The Theological And Philosophical Works Of Hermes Trismegistus

The Theological And Philosophical Works Of Hermes Trismegistus Cover

Book: The Theological And Philosophical Works Of Hermes Trismegistus by John David Chambers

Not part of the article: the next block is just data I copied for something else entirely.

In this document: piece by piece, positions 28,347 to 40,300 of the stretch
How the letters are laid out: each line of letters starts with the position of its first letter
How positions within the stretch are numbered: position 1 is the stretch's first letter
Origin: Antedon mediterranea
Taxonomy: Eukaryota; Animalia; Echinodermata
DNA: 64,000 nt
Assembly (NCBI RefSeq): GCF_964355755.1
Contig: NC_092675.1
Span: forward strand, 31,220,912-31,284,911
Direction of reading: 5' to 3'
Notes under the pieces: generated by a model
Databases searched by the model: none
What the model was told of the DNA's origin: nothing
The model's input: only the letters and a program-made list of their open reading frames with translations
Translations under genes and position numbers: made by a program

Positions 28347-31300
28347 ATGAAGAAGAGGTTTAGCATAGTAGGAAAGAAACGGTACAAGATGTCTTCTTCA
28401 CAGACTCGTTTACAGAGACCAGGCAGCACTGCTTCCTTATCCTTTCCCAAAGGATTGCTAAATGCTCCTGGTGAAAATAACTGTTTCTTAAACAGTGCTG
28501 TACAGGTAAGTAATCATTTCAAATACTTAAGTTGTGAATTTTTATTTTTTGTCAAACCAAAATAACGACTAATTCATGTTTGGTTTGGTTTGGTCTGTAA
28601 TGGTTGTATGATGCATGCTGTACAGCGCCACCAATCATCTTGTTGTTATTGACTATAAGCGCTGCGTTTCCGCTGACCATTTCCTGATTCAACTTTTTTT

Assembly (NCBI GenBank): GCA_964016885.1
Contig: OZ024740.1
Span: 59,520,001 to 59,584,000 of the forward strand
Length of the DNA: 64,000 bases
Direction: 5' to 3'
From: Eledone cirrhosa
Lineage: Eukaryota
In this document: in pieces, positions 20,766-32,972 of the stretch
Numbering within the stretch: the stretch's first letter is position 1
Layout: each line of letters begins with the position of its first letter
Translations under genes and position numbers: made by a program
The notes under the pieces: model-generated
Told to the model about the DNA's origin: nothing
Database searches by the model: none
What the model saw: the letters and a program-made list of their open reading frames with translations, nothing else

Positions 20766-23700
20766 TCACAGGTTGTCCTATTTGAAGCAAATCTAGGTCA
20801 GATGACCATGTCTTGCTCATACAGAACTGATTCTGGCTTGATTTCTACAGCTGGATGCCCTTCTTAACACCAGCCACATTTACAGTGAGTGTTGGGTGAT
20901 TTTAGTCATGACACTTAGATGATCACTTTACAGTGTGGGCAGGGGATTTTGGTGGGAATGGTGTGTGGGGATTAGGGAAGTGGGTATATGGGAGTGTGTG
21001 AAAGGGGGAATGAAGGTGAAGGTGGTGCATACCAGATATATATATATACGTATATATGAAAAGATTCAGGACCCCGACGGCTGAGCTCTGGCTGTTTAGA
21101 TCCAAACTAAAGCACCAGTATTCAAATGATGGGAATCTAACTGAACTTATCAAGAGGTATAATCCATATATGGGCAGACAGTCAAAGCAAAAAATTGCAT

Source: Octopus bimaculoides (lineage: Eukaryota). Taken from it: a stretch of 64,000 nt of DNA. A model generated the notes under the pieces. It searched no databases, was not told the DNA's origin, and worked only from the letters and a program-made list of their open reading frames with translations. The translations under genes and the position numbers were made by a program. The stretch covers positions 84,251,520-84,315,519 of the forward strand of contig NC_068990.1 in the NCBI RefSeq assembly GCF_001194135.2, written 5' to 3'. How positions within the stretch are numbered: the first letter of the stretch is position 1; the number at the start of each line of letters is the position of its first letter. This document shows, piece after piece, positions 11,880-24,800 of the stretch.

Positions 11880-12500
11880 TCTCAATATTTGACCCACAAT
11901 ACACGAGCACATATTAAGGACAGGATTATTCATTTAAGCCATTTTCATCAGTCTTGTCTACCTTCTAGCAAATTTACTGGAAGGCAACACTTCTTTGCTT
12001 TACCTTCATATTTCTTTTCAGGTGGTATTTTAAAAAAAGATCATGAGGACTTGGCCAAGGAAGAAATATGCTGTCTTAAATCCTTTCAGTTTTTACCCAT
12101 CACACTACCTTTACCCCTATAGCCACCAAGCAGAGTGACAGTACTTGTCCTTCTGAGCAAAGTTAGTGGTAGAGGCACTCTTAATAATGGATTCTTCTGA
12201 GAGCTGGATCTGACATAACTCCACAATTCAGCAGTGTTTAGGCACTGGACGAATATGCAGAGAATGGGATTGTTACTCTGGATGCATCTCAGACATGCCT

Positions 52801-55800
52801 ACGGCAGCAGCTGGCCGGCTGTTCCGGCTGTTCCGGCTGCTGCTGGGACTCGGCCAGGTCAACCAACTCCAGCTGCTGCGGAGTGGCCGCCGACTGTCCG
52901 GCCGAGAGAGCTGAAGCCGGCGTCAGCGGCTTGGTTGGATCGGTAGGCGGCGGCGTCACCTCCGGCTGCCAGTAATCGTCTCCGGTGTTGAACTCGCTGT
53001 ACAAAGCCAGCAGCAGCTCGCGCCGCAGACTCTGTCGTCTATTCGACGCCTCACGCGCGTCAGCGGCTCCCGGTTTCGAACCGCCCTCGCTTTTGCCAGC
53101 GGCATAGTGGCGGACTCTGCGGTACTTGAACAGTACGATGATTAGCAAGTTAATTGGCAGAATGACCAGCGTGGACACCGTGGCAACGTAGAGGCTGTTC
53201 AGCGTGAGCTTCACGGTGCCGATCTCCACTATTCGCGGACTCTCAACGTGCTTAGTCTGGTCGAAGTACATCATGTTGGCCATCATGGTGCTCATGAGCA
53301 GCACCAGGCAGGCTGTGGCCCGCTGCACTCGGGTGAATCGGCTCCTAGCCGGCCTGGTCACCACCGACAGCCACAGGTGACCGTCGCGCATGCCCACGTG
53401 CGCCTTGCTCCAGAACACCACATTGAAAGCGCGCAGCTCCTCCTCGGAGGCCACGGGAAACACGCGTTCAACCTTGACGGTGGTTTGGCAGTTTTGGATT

THE IMercurius or Hermes Trismegistus of legend was a personage, an Egyptian sage or succession of sages, who, since the time of Plato, has been identified with the Thoth (the name of the month September) of that people. This Thoth is the reputed author of the "Kitual of the Dead," or, as styled in Egyptian phraseology, the "Manifestation of Light" to the Soul, who through it declared the will of the Gods and the mysterious nature of Divine things to Man. 1 Dr Pietschmann, in his work on Hermes, which exhaustively treats of this subject, 2 gives a list of authorities for these facts, ranging from Plato down to Syncellus, circa A.D. 790. He states, however (p. 33), that by the time that the so-called Hermeneutical writings were collected together, the identity of Hermes with Thoth was forgotten, and Thoth became his son Tat, and Asclepius his disciple, both of whom he instructs in the writings now translated. Subsequently Pietschmann informs us, quoting Letronne, 3 that the epithet " Trismegistus " appears first in the second century of the Christian era, and that, before that period, Hermes was designated by the repetition of the " peyas, ft'eyas, neya; " only, as on the Eosetta Stone. Both Thoth and Hermes were gods of writing and of magic in their respective cultures. Thus, the Greek god of interpretive communication was combined with the Egyptian god of wisdom as a patron of astrology and alchemy. In addition, both gods were psychopomps; guiding souls to the afterlife. And there is also a connection with the Egyptian Priest and Polymath Imhotep[citation needed]. AMycenaean Greek reference found on a Linear B clay tablet at Pylos[3] to a deity or semi-deity called TI-RI-SE-RO-E, Trisheros (the "thrice or triple hero[4]") could be connected to the later epithet "thrice wise" "Trismegistus", applied to Hermes/Thoth. On the same Tn 316 tablet as well as other Linear B tablets, found in Pylos and Knossos, appears the name of the deity "Hermes" as E-MA-A, but not in any apparent connection with the "Trisheros". This Interpretation of poorly understood Mycenaean material is disputed, since Hermes Trismegistus is not referenced in any of the copious sources before he emerges in Hellenistic Egypt. The majority of Greeks, and later Romans, did not accept Hermes Trismegistus in the place of Hermes[citation needed]. The two gods remained distinct from one another. Cicero noted several individuals referred to as "Hermes": "the fifth, who is worshipped by the people of Pheneus [in Arcadia], is said to have killed Argus, and for this reason to have fled to Egypt, and to have given the Egyptians their laws and alphabet: he it is whom the Egyptians call Theyt."[5] In the same place, Cicero mentions a "fourth Mercury (Hermes) was the son of the Nile, whose name may not be spoken by the Egyptians." The most likely interpretation of this passage is as two variants on the same syncretism of Greek Hermes and Egyptian Thoth (or sometimes other gods); the one viewed from the Greek-Arcadian perspective (the fifth, who went from Greece to Egypt), the other viewed from the Egyptian perspective (the fourth, where Hermes turns out "actually" to have been a "son of the Nile," i.e. a native god). Both these very good early references in Cicero (most ancient Trismegistus material is from early centuries CE) corroborate the view that Thrice-Great Hermes originated in Hellenistic Egypt through syncretism with Egyptian gods (the Hermetica refer most often to Thoth and Amun)

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